According to his descendant Idries Shah's obituary, as well as being an Afghan warlord, Jan-Fishan Khan was also a Sufi sage.[1]

Statements attributed to Jan-Fishan Khan by Idries Shah in his books on Sufism include: "The candle is not there to illuminate itself", "You may follow one stream. Realize that it leads to the Ocean. Do not mistake the stream for the Ocean" and "The visible places of Sufi study are like lamps in the dark. The inner places are like the Sun in the sky. The lamp illuminates an area for a time. The sun abolishes the dark". Khan also features in several teaching stories and some didactic passages in these books.[12]

Descendants[edit]

After Jan-Fishan Khan's death in 1864, his three sons succeeded him as Nawab, the last being Saiyid Ahmad Shah,[13] who succeeded in 1882.[14]

Jan-Fishan Khan has a number of notable descendants, including his great-grandson, the author and diplomat the Sirdar Ikbal Ali Shah who married the author and traveller Saira Elizabeth Luiza Shah; great-great-grandchildren: the authors and Sufi teachers Idries Shah and Omar Ali-Shah and the storyteller Amina Shah; and great-great-great-grandchildren: the author and filmmaker Tahir Shah; the author, reporter and documentary filmmaker Saira Shah, and Safia Nafisa Shah, Tahir's twin sister, who edited the book Afghan Caravan.[15] Omar Ali-Shah's son, Arif Ali-Shah is a filmmaker and has led Sufi study groups.

Other famous descendants in India, Pakistan and Canada include the former Indian Deputy Chief of Army Staff & Vice-Chancellor of Aligarh Muslim University Zameerud-din Shah, acclaimed actors Naseeruddin Shah and Syed Kamal (Syed Bilaluddin Shah), as well as the Pakistani-born English cricketer Owais Shah, and Canadian realtor Agha Sarwat Ali Shah.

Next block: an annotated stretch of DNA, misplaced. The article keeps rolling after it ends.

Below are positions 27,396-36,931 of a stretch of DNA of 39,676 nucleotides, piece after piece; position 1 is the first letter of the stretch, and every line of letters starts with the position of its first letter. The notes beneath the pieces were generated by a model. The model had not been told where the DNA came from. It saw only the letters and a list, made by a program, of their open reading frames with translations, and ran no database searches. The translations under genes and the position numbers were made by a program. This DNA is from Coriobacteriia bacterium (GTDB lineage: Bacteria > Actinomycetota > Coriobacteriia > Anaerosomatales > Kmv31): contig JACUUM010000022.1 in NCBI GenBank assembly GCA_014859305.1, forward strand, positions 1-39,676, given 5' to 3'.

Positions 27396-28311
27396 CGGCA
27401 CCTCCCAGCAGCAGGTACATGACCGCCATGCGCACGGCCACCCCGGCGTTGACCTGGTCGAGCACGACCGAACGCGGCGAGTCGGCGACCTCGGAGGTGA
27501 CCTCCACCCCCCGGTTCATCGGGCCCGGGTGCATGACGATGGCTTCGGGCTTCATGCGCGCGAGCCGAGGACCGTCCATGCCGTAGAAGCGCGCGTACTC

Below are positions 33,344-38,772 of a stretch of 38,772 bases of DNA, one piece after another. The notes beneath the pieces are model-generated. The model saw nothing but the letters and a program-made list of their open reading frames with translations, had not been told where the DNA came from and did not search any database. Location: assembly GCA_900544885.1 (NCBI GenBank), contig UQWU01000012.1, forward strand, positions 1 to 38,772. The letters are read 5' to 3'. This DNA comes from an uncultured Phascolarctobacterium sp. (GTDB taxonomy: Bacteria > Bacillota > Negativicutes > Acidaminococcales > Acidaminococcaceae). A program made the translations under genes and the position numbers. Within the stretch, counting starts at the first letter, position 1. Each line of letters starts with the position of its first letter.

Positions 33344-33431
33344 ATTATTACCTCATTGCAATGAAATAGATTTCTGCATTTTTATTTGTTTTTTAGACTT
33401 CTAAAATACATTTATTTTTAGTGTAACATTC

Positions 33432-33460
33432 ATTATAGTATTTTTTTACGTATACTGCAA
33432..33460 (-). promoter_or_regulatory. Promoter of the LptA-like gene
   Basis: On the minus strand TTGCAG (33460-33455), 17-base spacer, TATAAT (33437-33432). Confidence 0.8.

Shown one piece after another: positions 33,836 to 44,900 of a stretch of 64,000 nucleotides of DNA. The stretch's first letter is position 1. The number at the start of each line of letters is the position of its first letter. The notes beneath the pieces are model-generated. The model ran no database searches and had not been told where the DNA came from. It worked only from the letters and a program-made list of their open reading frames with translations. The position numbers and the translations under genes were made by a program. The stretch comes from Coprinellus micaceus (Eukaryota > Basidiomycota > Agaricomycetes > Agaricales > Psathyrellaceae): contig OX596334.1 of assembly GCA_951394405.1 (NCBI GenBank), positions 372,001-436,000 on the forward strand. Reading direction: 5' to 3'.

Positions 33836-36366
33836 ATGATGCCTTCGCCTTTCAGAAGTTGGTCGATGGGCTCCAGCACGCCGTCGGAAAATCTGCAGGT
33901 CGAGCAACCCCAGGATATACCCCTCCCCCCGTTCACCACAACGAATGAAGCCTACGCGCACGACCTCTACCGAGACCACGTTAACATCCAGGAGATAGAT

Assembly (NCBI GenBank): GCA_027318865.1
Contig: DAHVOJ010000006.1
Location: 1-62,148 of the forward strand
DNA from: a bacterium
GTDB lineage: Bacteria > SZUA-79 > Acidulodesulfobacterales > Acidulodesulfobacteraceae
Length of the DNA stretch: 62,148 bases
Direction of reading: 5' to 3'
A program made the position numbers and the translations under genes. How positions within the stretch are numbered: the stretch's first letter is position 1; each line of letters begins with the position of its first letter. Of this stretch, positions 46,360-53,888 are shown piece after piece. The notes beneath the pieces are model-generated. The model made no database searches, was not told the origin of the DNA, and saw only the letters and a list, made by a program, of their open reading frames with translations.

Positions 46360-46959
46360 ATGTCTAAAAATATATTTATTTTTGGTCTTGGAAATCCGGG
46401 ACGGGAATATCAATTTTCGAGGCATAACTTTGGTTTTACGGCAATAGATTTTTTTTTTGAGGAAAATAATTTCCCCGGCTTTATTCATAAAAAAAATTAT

More descendants: Saiyed Shamim Shah (Salimabad Farms, District kheri, Uttar Pradesh), Maimoona Shah, Kalim Shah (deceased), Maryam Bargzie, Najma Shamsi, Parveen Wajid, Jan Abdullah Agha Jan, Mohammed Bilal Jan, Shumyla Jan, Pervez Shah, Saiyed Rizwan Shah, S. Kamran Shah, Shadman Shah, Shabnoor Shah, Shahnoor Shah, S. Shiraz Shah, S. Faraz Shah, Hina Shah, Saba Shah, Saher Shah, S. Nadeem Shah.

References[edit]

  1. ^ a b Obituary of Idries Shah, The Independent (London) of 26 November 1996.
  2. ^ a b c d Shah, Saira (2003), The Storyteller's Daughter, New York, NY: Anchor Books, ISBN 1-4000-3147-8 , pp. 19–26
  3. ^ a b c Imperial Gazetteer of India, v. 22, p. 105, Oxford, 1908. Retrieved from here on 2008-11-14.
  4. ^ a b Sale, Florentia Wynch (1844). A Journal of the Disasters in Affghanistan, 1841-2. London: John Murray, pp. 45, 142, 373
  5. ^ a b c d Lethbridge, Sir Roper (1893), The Golden Book of India. A Genealogical and Biographical Dictionary of the Ruling Princes, Chiefs, Nobles, and Other Personages, Titled or Decorated, of the Indian Empire., London, UK/New York, NY: Macmillan and Co. , p. 13; reprint by Elibron Classics (2001): ISBN 978-1-4021-9328-6
  6. ^ Moore, James (1986). "Neo-Sufism: The Case of Idries Shah". Religion Today. 3 (3). Archived from the original on 24 July 2013. Retrieved 1 November 2009. 
  7. ^ a b c Text accompanying lithograph depicting Jan-Fishan Khan, Leicester Galleries Retrieved on 14 November 2008.
  8. ^ Steingass, Francis Joseph (2007). A comprehensive Persian-English dictionary. India: Asian Educational Services. ISBN 81-206-0670-1.  First published 1892. New edition 2007.
  9. ^ See Steingass dictionary on-line search
  10. ^ a b Shah, Saira (2003), The Storyteller's Daughter, New York, NY: Anchor Books, ISBN 1-4000-3147-8 , p. 19. Also see similar interpretations of the title in Sale (1844) Retrieved on 14 November 2008.
  11. ^ Letter from Col. R.J.H. Birch, Secretary to the Government of India in Indian Mutiny 1857 - 58 -- Vol.1 briefly mentions Khan's help for the British.
  12. ^ Idries Shah, The Way of the Sufi, pp 152, 186, 269-270, Octagon Press, 1980. It also contains a passage in the section 'Letters and Lectures' entitled 'Which do you seek -- appearance or reality', attributed to Jan-Fishan Khan.
  13. ^ Staff (1908). "Imperial Gazette of India, Vol. XXII, Samadhiala to Singiiana". Oxford. Retrieved 31 May 2009. 
  14. ^ Lethbridge, Sir Roper (1893). "The Golden Book of India; a genealogical and biograhical dictionary of the ruling princes, chiefs, nobles, and other personages, titled or decorated, of the Indian empire, with an appendix for Ceylon". Oxford. Retrieved 31 May 2009. 
  15. ^ Review of Afghan Caravan by Safia Shah Retrieved on 14 November 2008.

Further reading[edit]